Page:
City bees are building their nests with plastic trash

The bees that J. Scott MacIvor, an ecologist at York University, studies aren’t social and don’t build hives. They construct small nests in plant stems, tree holes and fence posts. To examine their nest-building habits in detail, MacIvor enlisted Toronto citizen scientists in the spring of 2012 to help place artificial nest boxes throughout the city, reported the Scientific American’s June 2014 issue. Read full story.

Environment summit looks at economy vs. environment
The final speaker of the Muskoka Summit on the Environment was York University’s Peter Victor, an ecological economist. Victor traced the historical roots of our current belief that economic growth is necessary for development and progress, reported the Bracebridge Examiner May 20. Read full story.

NDP, Green Party candidates join Newmarket-Aurora race
If elected, Angus Duff, 46, promises to improve public transit, employment laws and social services and preserve the health care and education systems. He will also fight for all-day GO Transit train service in the riding and more frequent public transportation to York University, reported the Newmarket Era May 20. Read full story.

Barbara Kay: A new Salon des Refusés
Literature Professor Janice Fiamengo and Justin Trottier, spokesman for the Canadian Association for Equality, squared off on TVO’s “The Agenda” against York University feminist academic Alice MacLachlan and Huffington Post blogger/protester Rachel Décoste about rape culture on university campuses. . . . When asked for her response to Fiamengo’s silencing by protesters at the University of Ottawa in March, MacLachlan said, “What I saw warmed me,” because “progress doesn’t always look pretty,” reported the National Post May 21. Read full story.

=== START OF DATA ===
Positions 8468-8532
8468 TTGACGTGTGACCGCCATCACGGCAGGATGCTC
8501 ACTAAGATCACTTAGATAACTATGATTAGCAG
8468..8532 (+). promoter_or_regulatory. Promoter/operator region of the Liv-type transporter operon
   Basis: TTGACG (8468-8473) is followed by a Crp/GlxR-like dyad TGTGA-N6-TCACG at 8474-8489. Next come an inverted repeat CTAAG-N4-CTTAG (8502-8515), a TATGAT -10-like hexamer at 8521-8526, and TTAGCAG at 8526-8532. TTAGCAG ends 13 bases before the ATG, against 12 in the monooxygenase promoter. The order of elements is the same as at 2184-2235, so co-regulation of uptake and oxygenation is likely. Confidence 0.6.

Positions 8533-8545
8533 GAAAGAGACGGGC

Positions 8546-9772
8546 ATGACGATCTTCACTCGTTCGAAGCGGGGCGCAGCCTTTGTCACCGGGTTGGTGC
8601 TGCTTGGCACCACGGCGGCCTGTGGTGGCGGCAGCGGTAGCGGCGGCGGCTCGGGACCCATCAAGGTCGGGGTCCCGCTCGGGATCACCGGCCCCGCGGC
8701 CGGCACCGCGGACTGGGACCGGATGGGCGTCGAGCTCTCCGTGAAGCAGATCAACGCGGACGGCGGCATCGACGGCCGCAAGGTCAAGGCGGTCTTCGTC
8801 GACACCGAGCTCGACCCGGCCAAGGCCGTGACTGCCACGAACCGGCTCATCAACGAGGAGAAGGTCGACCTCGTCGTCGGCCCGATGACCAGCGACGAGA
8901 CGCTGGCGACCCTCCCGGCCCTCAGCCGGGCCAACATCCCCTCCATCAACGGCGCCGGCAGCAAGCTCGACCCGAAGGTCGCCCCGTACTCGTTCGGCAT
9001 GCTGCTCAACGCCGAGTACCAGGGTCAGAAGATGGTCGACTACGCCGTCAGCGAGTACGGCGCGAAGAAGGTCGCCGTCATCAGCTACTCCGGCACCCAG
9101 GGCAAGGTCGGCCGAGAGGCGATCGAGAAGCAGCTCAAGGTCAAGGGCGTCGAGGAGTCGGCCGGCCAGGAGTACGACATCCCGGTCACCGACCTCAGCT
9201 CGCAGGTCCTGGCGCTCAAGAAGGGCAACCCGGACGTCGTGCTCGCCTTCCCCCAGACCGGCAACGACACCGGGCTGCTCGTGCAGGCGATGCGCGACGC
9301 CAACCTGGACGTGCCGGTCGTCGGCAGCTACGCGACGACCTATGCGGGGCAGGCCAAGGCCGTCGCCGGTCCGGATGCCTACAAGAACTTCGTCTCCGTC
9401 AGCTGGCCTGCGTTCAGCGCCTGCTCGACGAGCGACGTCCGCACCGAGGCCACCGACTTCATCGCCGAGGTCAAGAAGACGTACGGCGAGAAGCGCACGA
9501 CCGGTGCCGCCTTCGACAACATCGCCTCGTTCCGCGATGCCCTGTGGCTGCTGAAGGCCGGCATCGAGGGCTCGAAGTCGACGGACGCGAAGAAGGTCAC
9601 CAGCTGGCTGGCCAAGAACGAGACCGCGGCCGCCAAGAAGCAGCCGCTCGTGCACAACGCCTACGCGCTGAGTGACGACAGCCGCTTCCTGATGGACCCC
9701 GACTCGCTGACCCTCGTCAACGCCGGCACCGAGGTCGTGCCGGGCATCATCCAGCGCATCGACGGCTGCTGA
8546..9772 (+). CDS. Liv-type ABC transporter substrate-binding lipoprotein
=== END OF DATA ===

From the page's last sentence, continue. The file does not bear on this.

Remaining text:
Reading your way through Toronto
Perhaps you’d like to pass the time on the bus up to York University reading a novel about York University Professor Mary Vaughan and her Neanderthal lover Ponter Boddit, who are “torn between their two realities when they consider having children.” Whether you want to explore unfamiliar Toronto neighbourhoods or find new insights into areas you know well, the Toronto Public Library has the book recommendations for you, reported the Torontoist May 20. Read full story.

Another step in language journey
The Concours et Festival d’art oratoire is the annual French public-speaking event for students from Grades 4 through 12 studying French as a second language in Ontario, reported the Sault Star May 21. It’s organized by the Ontario Modern Language Teachers’ Association and Canadian Parents for French (Ontario) and it was held at York University’s Glendon campus. Read full story.